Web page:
(Reuters) - The cost for the prolonged outage at the damaged San Onofre nuclear power plant in California has topped $317 million for the year, the plant’s primary owner, utility Southern California Edison, said Thursday.
Inspection and repairs of giant steam generators inside the two-unit nuclear plant - which has been offline since January when a radiation leak was discovered - have cost the utility $96 million, officials of SCE’s parent, Edison International, said during an earnings call.
Power to replace lost output from the 2,150-megawatt plant has cost an additional $221 million, SCE officials said.
Last month, SCE submitted a plan to the Nuclear Regulatory Commission to restart San Onofre Unit 2 and operate it at 70 percent of capacity for an initial 5-month period, at which point it would halt production and look for signs of the premature tube-to-tube wear that led to the January leak in Unit 3.
Edison Chief Executive Ted Craver said it was unclear if and when the regulator might allow SCE to move forward with its plan or whether the plant would ever come back online fully.
“It’s not clear at this time whether the units can be repaired, and it appears complete replacement of the steam generators would take some years,” Craver said.
In an attempt to recoup some costs related to San Onofre, SCE in September submitted a $45 million invoice to Japan’s Mitsubishi Heavy Industries Ltd, which manufactured the steam generators.
SCE has a 20-year warranty with Mitsubishi for the steam generators, and officials said they plan to send additional invoices to the company down the road.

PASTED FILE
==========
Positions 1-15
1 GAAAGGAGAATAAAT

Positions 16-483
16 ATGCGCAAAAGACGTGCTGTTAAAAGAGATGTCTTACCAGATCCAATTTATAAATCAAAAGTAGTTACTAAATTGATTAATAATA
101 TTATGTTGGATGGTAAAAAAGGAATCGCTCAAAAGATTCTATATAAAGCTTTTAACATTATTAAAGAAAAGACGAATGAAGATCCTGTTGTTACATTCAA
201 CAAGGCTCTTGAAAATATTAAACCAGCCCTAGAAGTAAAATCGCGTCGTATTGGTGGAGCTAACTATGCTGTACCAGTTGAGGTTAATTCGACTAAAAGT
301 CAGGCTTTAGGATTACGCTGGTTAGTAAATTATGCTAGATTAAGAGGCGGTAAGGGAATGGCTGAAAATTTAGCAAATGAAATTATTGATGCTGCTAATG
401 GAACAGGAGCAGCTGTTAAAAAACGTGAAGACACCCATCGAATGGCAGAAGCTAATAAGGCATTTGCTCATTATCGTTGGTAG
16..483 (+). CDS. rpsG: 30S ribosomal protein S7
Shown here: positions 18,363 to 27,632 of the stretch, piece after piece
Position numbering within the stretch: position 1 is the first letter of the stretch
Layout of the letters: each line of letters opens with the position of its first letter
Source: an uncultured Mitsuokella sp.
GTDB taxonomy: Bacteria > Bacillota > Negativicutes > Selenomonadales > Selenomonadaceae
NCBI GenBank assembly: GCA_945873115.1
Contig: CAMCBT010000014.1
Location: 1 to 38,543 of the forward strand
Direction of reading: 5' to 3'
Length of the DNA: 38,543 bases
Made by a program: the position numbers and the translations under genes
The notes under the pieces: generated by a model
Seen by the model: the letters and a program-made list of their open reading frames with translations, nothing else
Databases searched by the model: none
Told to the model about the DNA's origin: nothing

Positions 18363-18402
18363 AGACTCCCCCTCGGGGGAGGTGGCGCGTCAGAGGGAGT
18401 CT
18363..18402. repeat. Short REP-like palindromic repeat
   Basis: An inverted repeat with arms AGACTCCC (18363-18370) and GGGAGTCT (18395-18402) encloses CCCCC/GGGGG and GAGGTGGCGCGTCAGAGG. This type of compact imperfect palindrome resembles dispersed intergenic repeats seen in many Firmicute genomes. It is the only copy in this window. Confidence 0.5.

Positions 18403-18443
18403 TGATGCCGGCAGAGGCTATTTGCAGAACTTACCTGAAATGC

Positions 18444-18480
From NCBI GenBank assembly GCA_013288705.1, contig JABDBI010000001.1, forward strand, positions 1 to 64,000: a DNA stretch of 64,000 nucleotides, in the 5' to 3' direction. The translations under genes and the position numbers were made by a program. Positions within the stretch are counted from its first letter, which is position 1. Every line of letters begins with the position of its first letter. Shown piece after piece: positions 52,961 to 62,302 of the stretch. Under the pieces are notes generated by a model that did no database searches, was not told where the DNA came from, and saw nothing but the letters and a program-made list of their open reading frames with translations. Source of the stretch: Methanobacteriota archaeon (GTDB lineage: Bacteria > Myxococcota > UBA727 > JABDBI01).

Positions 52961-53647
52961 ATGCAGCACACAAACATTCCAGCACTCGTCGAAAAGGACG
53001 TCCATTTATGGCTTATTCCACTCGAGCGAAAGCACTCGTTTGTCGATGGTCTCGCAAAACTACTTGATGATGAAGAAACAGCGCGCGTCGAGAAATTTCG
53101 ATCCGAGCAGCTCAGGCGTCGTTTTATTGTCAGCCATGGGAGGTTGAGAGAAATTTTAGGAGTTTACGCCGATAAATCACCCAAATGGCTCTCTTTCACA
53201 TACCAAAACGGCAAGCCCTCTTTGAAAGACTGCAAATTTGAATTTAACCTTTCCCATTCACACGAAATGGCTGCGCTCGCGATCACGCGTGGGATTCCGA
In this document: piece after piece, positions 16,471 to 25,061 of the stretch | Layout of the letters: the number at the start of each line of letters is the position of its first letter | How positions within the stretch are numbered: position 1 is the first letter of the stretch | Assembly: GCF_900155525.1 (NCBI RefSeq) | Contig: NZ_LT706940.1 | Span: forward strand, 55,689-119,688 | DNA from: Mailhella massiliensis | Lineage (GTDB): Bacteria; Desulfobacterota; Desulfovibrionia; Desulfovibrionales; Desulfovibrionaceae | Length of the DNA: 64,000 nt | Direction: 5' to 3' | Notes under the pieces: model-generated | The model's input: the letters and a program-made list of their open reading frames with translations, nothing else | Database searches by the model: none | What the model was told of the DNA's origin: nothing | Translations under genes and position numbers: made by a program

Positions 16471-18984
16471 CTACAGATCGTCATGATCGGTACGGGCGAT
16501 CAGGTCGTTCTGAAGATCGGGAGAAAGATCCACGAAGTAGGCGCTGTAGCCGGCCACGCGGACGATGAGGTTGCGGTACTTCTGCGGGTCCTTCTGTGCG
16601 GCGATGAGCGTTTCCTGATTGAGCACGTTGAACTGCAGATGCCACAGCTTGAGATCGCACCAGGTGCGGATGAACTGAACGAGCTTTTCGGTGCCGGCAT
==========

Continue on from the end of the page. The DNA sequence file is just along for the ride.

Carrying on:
Last month, the company also submitted an initial claim to Nuclear Electric Insurance Ltd, an industry-sponsored fund, for loss recovery under its outage insurance.
“We will remain diligent in recovering costs incurred from the outage from warranties and insurance,” Craver said.
Still, officials said there was no guarantee the utility would recover money from either the warranty or the insurance company.
Edison International reported third-quarter 2012 net earnings of $190 million, or 58 cents a share, down from the $426 million, or $1.31 per share, reported in 2011.
The utility unit reported earnings of $1.11 per share in the quarter ended September 30, down from $1.25 per share a year ago.
San Onofre, the biggest power plant in Southern California, is 78 percent-owned by Southern California Edison. The remainder is held by the city of Riverside and San Diego Gas & Electric, a unit of Sempra Energy.
Editing by Eileen O'Grady and Joseph Radford